For most people, medical care comes from more than one health care system, and patients expect a primary doctor to help coordinate care of medical specialists and hospitalizations. But a new study says that most of the time, that is not happening. Researchers at Regenstrief Institute, IUPUI, the U.S. Department of Veterans Affairs, and the Icahn School of Medicine at Mount Sinai found that primary care physicians recognize the need for better coordination and welcome health information exchange event notifications as a means of improving the flow of information to enable better patient care. Currently, the U.S. health care system has a siloed approach, making care coordination among providers challenging and infrequent. This incomplete sharing of clinical information may adversely affect health outcomes, researchers say. Study author and IUPUI professor Brian Dixon and other researchers focused on primary care in the VA system, which is representative of most systems in the U.S. The team reported that primary care doctors in the VA system typically are not notified when their patients were seen at a non-VA emergency department or hospitalized at a non-VA facility, This means physicians are unaware of the need for follow up and often have to wait months before learning of the event from a patient themselves - months during which the patient was not receiving care from the doctor responsible for overseeing their overall health. Primary care team members interviewed by the study authors viewed electronic alerts such as a notification that a patient was seen in the emergency department for chest pains and sent home when it was determined not to be a cardiac event, as both necessary and effective in supporting timely follow-up care, especially for older adults at higher risk of such medical events. The researchers are now working on a quantitative analysis, measuring the actual impact of notifications on follow-up care as well as preventing repeat emergency department visits and rehospitalizations.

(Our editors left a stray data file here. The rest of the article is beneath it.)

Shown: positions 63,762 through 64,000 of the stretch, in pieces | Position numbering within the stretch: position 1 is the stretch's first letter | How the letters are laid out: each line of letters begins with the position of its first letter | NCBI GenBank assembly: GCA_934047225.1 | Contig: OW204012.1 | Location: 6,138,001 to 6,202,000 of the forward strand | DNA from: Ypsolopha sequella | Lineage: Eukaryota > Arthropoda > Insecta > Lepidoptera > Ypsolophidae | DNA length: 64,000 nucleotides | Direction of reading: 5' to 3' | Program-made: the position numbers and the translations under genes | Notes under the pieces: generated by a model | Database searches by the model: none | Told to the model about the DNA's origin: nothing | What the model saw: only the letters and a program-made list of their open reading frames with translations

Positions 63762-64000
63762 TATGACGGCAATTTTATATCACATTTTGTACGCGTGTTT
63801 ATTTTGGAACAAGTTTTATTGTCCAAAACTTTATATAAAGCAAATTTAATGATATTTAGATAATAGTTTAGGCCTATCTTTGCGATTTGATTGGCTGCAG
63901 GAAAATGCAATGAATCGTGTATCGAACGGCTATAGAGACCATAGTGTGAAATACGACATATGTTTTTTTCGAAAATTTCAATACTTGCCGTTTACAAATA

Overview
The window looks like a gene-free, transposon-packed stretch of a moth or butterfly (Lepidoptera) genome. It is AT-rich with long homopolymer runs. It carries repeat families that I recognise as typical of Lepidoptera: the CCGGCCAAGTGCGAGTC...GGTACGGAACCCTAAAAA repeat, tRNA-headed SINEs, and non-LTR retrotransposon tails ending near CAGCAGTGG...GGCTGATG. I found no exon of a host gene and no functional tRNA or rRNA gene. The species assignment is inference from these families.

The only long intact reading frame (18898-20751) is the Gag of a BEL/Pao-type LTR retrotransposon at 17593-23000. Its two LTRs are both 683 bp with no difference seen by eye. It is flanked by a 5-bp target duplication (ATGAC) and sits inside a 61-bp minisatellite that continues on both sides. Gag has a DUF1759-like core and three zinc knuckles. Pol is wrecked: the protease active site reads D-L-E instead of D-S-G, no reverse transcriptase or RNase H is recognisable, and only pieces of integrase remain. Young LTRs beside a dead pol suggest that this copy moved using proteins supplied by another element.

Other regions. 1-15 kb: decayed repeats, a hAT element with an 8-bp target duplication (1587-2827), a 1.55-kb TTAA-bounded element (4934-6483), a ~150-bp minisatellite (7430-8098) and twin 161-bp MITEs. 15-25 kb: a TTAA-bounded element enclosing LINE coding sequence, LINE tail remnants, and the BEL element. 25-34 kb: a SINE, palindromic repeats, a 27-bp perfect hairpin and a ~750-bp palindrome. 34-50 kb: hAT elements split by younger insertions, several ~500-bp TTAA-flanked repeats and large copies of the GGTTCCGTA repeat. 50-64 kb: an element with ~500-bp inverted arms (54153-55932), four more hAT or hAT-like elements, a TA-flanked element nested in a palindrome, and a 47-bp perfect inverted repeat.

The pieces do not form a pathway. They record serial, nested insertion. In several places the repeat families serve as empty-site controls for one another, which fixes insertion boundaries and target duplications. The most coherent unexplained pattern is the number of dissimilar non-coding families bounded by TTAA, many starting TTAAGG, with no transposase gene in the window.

In other news, like most adverse events, the pandemic has caused an increase in anxiety. According to the Centers for Disease Control and Prevention, in June 2020 -- a few months into the pandemic -- 13 percent of Americans started using or increasing substance use to cope with their emotions and stress due to the unknowns about the pandemic. And according to a new study by the IU School of Medicine that examined how biological factors impact anxiety disorders, anxiety in females intensifies when there's a specific, life-relevant condition. The team studied male and female rodent models to better understand sex differences in biological responses related to anxiety. Through studying both male and female models, they found that females and males were very different in their response to the most life-relevant aspects related to anxiety. The researchers also gave the rodents diazepam -- a drug used to treat anxiety -- and it greatly reduced anxiety in females, but it had little effect in males. Researcher Thatiane De Oliveira Sergio says anxiety disorders occur twice as often in women than men, and social and cultural factors likely play an important role in the development of anxiety in females. De Oliveira says roles for many women have amplified during the pandemic -- working remotely, teaching children in virtual school, everyday tasks, errands. These life-relevant conditions, she says, could have increased their anxiety. While anxiety in humans is complex, anxiety in animals is based solely on biology. Biological factors play an important role in these types of mood disorders, but it can be hard to untangle the mechanisms that drive anxiety in humans, De Oliveira says. The study is important to help develop more effective and personalized treatments, she says. Knowing that anxiety can manifest from different concerns in males and females, with females particularly attuned to the most life-relevant conditions, is a valuable step towards seeking better treatments, De Oliveira says.